According to internal UN records, peacekeepers in the Central African Republic have documented allegations of the rape, sexual abuse or sexual harassment of more than 30 women and girls by Ugandan soldiers. Beyond that, they found 44 instances of girls and women being impregnated by Ugandan forces.

“Several women and girls reported they had been taken from their villages by UPDF [Uganda people’s defence force] members and forced to become prostitutes or sex slaves, or to marry Ugandan soldiers,” the head of the UN peacekeeping mission wrote in a letter to Ugandan authorities last June.

“I was working out in the fields when it happened,” says one girl who. “The man came behind me without me noticing. He grabbed me. Then he raped me in the field.”

She was 13 years old at the time, she said, and she became pregnant by the man – a Ugandan soldier. Her parents went to the nearby Ugandan military base to report the crime, she said. Officers said that the soldier had already left the country but that they would “bring him to justice and put him in prison”.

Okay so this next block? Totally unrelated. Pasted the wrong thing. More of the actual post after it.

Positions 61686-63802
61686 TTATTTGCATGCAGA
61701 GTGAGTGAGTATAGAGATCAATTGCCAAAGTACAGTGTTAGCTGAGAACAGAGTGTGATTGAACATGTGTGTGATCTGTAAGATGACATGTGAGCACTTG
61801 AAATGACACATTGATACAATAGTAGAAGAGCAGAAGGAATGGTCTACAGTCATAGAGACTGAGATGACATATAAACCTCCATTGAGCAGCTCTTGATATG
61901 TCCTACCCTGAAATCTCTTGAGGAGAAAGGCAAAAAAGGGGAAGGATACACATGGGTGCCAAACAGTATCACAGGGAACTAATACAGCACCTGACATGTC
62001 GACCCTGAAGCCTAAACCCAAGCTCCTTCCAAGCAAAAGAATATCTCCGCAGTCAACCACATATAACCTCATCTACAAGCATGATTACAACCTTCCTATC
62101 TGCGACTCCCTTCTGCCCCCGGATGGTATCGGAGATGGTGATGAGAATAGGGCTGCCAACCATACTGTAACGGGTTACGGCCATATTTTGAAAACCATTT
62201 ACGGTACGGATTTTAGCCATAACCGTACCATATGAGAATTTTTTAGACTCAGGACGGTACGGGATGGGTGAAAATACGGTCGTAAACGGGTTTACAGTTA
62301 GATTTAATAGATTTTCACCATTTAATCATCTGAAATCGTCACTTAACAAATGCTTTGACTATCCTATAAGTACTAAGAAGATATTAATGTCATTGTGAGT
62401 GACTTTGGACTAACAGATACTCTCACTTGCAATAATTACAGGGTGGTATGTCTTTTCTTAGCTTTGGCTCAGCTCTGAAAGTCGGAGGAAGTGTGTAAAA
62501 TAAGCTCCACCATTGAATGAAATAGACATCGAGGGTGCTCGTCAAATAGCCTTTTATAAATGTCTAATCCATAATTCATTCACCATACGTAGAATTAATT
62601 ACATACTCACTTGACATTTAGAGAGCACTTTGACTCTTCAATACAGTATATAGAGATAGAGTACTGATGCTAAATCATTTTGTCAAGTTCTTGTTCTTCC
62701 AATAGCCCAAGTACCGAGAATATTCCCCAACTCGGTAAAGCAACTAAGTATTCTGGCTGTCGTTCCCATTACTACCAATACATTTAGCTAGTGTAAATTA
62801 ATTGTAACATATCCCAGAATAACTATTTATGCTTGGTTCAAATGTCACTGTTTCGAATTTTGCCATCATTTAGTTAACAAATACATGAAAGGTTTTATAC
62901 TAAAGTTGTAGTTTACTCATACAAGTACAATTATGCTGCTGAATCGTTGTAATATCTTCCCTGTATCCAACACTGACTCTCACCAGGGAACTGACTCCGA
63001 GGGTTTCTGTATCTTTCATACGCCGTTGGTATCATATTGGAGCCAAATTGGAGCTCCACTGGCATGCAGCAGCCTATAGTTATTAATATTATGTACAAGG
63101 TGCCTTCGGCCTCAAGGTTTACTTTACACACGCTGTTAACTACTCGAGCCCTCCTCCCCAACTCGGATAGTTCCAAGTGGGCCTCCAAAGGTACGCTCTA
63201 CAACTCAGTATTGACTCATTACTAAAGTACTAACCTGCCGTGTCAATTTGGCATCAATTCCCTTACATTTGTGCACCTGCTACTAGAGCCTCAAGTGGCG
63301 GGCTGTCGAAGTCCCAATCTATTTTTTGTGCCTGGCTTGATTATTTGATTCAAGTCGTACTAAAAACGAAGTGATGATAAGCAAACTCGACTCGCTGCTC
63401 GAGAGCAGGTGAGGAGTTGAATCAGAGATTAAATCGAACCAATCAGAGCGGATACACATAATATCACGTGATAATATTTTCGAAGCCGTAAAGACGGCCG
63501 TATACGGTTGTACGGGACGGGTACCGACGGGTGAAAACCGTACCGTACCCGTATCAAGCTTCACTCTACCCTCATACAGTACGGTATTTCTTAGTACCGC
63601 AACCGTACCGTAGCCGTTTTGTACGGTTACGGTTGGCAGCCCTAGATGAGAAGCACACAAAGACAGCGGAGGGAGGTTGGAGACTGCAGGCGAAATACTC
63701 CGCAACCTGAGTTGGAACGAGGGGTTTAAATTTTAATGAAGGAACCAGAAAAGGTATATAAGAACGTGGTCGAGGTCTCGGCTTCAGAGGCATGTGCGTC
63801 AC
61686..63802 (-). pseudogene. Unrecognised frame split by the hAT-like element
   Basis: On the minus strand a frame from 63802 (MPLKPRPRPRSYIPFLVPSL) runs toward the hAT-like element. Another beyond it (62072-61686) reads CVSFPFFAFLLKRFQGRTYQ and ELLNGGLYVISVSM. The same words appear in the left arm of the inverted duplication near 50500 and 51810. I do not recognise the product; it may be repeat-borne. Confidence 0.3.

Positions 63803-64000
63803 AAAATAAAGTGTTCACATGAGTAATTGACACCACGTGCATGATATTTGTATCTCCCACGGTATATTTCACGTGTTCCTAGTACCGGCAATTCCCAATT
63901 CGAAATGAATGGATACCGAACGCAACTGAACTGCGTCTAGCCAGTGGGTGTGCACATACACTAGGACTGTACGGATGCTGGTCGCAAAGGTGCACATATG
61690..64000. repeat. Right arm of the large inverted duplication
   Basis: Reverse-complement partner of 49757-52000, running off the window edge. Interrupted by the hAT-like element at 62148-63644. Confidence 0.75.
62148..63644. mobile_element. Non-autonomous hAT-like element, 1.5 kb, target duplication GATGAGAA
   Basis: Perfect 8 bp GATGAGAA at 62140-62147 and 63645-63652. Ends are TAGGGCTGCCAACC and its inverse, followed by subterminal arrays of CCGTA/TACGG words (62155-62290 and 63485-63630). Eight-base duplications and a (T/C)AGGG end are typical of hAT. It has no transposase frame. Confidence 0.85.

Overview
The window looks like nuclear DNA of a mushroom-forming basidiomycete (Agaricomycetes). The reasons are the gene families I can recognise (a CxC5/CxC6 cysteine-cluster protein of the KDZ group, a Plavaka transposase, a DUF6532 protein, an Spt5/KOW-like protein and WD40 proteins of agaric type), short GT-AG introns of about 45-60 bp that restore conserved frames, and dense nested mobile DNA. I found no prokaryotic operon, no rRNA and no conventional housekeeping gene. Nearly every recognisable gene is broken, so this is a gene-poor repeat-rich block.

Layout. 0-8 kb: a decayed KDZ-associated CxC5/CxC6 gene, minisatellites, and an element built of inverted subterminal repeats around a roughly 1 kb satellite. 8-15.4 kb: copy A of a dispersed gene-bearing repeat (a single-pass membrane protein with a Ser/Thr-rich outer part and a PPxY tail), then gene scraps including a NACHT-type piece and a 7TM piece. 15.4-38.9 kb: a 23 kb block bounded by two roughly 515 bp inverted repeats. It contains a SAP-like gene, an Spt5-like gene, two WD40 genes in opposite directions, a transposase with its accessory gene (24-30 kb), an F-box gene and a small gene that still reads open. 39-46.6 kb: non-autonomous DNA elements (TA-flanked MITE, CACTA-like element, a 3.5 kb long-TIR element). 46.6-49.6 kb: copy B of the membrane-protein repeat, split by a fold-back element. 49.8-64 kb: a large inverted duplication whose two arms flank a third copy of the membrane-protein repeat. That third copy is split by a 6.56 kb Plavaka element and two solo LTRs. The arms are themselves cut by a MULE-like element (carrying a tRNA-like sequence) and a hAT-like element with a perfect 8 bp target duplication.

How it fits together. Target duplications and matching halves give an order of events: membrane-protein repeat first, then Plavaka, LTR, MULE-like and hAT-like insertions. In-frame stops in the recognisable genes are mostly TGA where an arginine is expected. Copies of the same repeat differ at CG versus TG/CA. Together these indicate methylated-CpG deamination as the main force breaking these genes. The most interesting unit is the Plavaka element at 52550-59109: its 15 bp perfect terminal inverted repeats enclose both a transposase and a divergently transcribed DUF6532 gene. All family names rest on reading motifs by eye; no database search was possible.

Betty, 3, looks up at her mother Adye Sunday, 25, unseen, who was abducted aged 13 by the LRA (AP)

She is now 15 and says no action was ever taken.

Jeanine Animbou says she was 13 when a Ugandan soldier used to send a motorcycle taxi to her mud hut and take her to his military camp. She claims the sentry let her in without any problems.

Animbou, who is now 18, says she met the soldier while walking down a dirt road here in Obo, a town used as a base in the search for Kony. He told her he wanted to start a relationship with her, promising to take care of her and give her things like soap and food, she said.